The most obvious place to put your mic is right in front of the soundboard of an acoustic guitar, but most of the time, you will end up with a rather muddy sound with an excessive amount of mid-range frequencies. Instead, you may consider placing a mic in front of the soundboard but turn it towards the end of the neck. Some recording engineers prefer to place the mic in front of the twelfth fret. In both situations, you will get the full sound spectrum of the guitar with balanced mids.
Another interesting technique is to place your microphone directly behind the bridge. You might consider the resulting sound to be rather thin, but it works if your arrangement is already too dense. This mic placement also works in the stereo configuration in case you have a second microphone and place it in front of the twelfth fret. And the distance your mic should be placed is something you should investigate yourself.
As a general rule, place your mics closer if you want detailed sound with a lot of nuances. If you prefer softer transients, place your mics farther.
Assuming that you already know your way around EQ, we won’t cover the different types but instead will try to summarize some areas of concern in acoustic guitar sound. When it comes to low-end, there is hardly any useful information below 80 Hz. So you should cut those frequencies in order to eliminate low rumble in a dense mix or clean up a solo acoustic recording.
In a range between 80-100 Hz, you can find frequencies that could add some weight to the sound of your guitar. But use them with caution. If you consider boosting those frequencies, they may overlap with drums or bass. Then again, in the case of a solo guitar recording, there is no reason not to boost those frequencies.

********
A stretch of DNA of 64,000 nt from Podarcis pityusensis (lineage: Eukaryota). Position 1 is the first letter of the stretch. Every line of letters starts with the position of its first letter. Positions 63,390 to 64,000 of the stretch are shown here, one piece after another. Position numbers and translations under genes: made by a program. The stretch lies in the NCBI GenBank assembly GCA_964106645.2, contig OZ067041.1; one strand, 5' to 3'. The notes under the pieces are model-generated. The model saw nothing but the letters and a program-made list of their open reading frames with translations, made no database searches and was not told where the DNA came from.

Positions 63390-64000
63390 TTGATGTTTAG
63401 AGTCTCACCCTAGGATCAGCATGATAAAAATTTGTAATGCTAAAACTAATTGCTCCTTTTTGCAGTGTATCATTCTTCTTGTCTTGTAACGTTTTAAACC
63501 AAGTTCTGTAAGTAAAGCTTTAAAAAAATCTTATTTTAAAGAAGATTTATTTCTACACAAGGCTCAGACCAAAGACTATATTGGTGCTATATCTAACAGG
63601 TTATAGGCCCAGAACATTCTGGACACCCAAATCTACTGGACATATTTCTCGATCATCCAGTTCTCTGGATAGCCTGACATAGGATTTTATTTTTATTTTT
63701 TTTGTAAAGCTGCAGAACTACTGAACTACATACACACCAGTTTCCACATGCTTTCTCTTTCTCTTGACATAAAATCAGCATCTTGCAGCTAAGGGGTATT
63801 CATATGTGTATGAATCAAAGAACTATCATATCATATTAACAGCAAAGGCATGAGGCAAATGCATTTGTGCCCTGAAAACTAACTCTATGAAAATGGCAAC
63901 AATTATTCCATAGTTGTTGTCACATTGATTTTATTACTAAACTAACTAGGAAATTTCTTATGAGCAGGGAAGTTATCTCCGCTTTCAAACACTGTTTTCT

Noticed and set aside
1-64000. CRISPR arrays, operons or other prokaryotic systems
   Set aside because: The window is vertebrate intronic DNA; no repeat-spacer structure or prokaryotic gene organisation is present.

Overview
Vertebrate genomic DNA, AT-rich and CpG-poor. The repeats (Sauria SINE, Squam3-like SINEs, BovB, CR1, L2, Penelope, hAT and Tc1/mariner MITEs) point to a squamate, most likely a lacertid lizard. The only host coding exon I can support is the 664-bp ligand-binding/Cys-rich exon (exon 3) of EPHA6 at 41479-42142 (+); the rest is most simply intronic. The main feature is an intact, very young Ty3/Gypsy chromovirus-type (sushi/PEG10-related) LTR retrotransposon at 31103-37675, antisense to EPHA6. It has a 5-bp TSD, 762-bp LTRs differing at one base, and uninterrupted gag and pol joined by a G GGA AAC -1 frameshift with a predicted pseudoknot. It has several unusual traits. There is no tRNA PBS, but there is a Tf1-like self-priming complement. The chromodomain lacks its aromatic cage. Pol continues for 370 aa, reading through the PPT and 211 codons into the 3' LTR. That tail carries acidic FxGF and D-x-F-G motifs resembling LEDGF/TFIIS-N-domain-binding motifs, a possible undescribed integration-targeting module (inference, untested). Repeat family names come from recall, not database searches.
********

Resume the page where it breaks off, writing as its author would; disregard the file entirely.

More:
Muddiness and boominess of acoustic guitar sound could be found somewhere between 100-250 Hz. Typically, you might consider making a wide cut within that range. How deep the cut should be, depends on your recording, but as a rule, you don’t really want to cut too much because this will make the sound of your guitar too thin and lifeless.
You can add some additional low-mid weight by boosting frequencies between 200-350 Hz. Consider how it will affect the rest of the mix since it’s the area most of the instruments overlap in terms of frequency response. So if you decide to boost those frequencies in the acoustic guitar, it should be complemented by a cut in other instruments.
A cut somewhere between 400-800 Hz could fix a problem with old strings. But if your strings are new, you can easily leave this area untouched. Normally, any cut in low-mids will bring up the high-end upfront, so try to avoid too much cutting since it will make the sound of your guitar rather unbalanced and unpleasant. It very much depends on the situation, but most of the time, you will find that boost and cuts of 3-4 dB are a sweet spot in terms of EQing acoustic guitar. That being said, you should definitely rely more on your taste and hearing.
By boosting frequencies around 3-8 kHz, you might gain some additional presence but within that range lay most of the attack and various pick noises and scratches. So too high of a boost might bring up some rather unwanted nuances in the sound. If you feel that your guitar sounds somewhat robotic and unnatural, you might cut some frequencies around 1-2 kHz. But be careful because too much of a cut will bring up additional boominess. It is always rather important to make room for vocals, so a gentle cut somewhere between 1-5 kHz should do the trick.
Finally, to add clarity, you might consider making a high-shelf boost somewhere around 10 kHz. But consider that those frequencies might overlap with the same frequencies in drum overheads. It is relatively uncommon to cut high frequencies on acoustic guitar, but depending on your mic frequency response, you may consider making a low-pass somewhere around 16 kHz. This might make your acoustic guitar sound more contained.